Brought to you by Come Ready Nutrition.
Good nutrition is important for everyone, especially young athletes. Offering snacks as a part of sport participation can help:
Young athletes should be arriving at the practice or game with enough stored energy to serve them through its duration. Most of this energy comes from nutritious meals and snacks eaten well ahead of time.
|Time of game or practice||The energy comes from|
|Early morning||Dinner the previous evening and pre-bedtime snack; small breakfast|
|Late morning||Early breakfast;mid-morning snack|
|Evening||Lunch; afternoon snack|
Most children in community sports will not require a snack at half-time. Most will need fluids at this point. Water, juices or sport drinks are all useful for rehydration.
The end of a game is another important time for fluids: water, juices, chocolate milk or sport drinks. Cookies and donuts, while sometimes brought to celebrate a game, are poor choices for sport recovery. They also reduce the young athlete’s appetite for a healthy meal that should follow sport play. Half-time and celebration or recovery snack policies should be discussed by coaches and parents at the beginning of the season.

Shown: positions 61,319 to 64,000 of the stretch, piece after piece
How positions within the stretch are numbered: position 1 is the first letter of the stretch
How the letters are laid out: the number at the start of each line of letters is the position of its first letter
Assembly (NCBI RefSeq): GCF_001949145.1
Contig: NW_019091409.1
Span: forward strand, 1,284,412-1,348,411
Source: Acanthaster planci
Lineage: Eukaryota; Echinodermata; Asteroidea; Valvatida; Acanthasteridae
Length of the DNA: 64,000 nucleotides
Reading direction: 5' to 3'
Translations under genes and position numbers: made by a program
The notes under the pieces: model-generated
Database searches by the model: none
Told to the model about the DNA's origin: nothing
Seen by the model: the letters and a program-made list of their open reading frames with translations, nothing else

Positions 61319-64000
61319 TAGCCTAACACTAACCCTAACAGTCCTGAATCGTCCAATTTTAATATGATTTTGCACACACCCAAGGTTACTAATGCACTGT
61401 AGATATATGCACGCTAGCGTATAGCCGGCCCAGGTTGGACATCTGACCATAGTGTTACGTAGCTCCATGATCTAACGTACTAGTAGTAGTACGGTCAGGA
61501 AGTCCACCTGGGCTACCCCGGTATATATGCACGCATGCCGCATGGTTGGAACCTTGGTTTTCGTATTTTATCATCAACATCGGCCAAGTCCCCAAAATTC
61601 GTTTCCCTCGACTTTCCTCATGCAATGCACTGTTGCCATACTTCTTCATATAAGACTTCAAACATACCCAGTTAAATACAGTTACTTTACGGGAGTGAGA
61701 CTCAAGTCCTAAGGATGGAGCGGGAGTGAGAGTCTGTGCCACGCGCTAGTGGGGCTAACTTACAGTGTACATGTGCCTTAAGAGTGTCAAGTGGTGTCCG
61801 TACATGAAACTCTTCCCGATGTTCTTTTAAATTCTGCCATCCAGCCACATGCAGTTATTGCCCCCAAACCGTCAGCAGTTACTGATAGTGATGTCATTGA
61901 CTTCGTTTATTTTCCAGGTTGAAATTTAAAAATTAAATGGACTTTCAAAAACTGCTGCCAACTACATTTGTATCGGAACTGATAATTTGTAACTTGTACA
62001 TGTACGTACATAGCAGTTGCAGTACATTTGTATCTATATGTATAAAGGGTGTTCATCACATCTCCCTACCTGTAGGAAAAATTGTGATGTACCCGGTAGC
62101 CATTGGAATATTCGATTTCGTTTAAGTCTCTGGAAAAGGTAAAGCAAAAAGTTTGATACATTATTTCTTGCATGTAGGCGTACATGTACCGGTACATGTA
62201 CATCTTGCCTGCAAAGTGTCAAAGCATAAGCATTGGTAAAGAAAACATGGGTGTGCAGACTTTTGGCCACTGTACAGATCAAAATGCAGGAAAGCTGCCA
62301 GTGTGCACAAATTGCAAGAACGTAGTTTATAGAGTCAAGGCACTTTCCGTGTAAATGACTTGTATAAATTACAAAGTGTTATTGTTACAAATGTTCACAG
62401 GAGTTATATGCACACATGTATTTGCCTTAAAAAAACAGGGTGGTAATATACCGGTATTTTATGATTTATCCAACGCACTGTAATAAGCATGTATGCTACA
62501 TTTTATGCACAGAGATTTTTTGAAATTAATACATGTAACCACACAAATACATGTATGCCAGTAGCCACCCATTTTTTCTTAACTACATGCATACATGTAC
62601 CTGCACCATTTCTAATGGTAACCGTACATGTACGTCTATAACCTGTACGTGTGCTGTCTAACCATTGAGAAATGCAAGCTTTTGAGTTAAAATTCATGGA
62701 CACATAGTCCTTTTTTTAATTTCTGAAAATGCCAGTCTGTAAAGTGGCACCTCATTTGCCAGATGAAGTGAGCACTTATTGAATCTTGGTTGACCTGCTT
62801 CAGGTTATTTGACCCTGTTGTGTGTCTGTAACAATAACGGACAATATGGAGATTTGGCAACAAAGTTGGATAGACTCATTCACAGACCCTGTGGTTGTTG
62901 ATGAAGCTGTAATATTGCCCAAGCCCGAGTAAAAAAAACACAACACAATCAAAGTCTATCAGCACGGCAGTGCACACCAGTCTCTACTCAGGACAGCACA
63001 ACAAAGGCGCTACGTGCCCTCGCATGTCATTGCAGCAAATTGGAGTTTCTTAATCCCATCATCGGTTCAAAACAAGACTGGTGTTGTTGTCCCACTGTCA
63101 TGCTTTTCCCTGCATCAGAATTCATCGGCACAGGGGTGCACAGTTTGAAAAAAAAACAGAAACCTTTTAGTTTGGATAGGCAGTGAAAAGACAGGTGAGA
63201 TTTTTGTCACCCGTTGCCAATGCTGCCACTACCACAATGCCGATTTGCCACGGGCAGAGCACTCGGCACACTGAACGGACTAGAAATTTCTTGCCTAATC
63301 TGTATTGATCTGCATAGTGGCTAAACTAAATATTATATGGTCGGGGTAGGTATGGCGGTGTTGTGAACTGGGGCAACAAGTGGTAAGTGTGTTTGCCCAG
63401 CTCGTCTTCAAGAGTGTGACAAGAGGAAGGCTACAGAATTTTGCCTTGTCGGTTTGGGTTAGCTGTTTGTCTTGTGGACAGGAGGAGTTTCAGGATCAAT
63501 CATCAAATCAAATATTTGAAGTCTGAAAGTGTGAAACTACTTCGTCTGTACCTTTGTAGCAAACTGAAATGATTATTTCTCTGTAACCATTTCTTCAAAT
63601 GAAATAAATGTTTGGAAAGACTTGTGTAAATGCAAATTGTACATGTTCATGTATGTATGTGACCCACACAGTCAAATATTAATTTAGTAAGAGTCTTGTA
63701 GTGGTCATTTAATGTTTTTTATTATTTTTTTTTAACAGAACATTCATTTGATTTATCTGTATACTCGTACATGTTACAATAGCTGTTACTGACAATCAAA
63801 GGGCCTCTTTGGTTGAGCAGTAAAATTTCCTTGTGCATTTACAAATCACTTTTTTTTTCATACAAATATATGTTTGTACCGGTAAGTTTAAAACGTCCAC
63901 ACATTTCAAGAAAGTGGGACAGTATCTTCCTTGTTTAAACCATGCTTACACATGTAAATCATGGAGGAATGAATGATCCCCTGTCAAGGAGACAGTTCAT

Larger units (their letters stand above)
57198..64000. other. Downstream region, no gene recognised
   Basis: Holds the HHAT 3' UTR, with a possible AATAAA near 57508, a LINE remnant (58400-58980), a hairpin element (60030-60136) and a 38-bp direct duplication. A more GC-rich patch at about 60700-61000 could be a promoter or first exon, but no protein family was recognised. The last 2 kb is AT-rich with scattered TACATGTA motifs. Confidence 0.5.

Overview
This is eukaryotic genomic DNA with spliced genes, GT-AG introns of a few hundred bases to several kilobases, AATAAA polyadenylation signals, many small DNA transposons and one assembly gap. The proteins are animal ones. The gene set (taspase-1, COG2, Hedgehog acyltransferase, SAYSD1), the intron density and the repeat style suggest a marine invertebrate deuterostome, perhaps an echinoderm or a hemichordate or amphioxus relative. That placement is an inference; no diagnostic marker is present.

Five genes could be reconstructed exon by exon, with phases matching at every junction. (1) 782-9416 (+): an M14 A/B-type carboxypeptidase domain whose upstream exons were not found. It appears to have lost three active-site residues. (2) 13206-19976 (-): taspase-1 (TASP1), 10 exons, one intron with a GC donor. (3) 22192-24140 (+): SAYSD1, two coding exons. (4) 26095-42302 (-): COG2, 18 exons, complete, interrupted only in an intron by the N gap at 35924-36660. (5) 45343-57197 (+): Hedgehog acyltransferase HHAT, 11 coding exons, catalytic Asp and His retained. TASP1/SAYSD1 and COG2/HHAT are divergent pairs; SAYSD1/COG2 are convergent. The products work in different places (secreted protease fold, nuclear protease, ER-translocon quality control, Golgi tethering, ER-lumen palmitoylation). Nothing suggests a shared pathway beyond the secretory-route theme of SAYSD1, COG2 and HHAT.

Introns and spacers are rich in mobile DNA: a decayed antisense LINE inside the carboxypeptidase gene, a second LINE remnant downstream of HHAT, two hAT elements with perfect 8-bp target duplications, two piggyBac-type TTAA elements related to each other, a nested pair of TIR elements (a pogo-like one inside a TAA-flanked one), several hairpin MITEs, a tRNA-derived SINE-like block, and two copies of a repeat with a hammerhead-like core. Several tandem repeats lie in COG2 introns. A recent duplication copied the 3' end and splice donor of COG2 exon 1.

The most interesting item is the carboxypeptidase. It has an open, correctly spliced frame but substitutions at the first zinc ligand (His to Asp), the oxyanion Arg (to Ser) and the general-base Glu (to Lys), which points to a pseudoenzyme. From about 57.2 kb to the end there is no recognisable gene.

The best foods for sport snacks will help the young athlete replenish energy, fluids and other nutrients that exercise has depleted. These snacks will also offer essential nutrients that children need to stay healthy, play hard and grow well.
★★★ EXCELLENT ★★ MODEST ★ POOR
|Snack||Sport Support||Overall Nutrition||Dental Health||Healthy Environment|
|Oranges, watermelon, etc.||★★★||★★★||★★||★★★|
|Raisins, dried fruit||★★★||★★★||★||★★★|
|Fruit juice (tetra packs or
|Commercial sport drink||★★★||★||★||★|
|Peanuts, sunflower seeds etc., in shell||★★||★★★||★★★||★★★|
Post this quick-reference chart on your fridge so that you'll always have ideas on what to bring, download and print the PDF file below!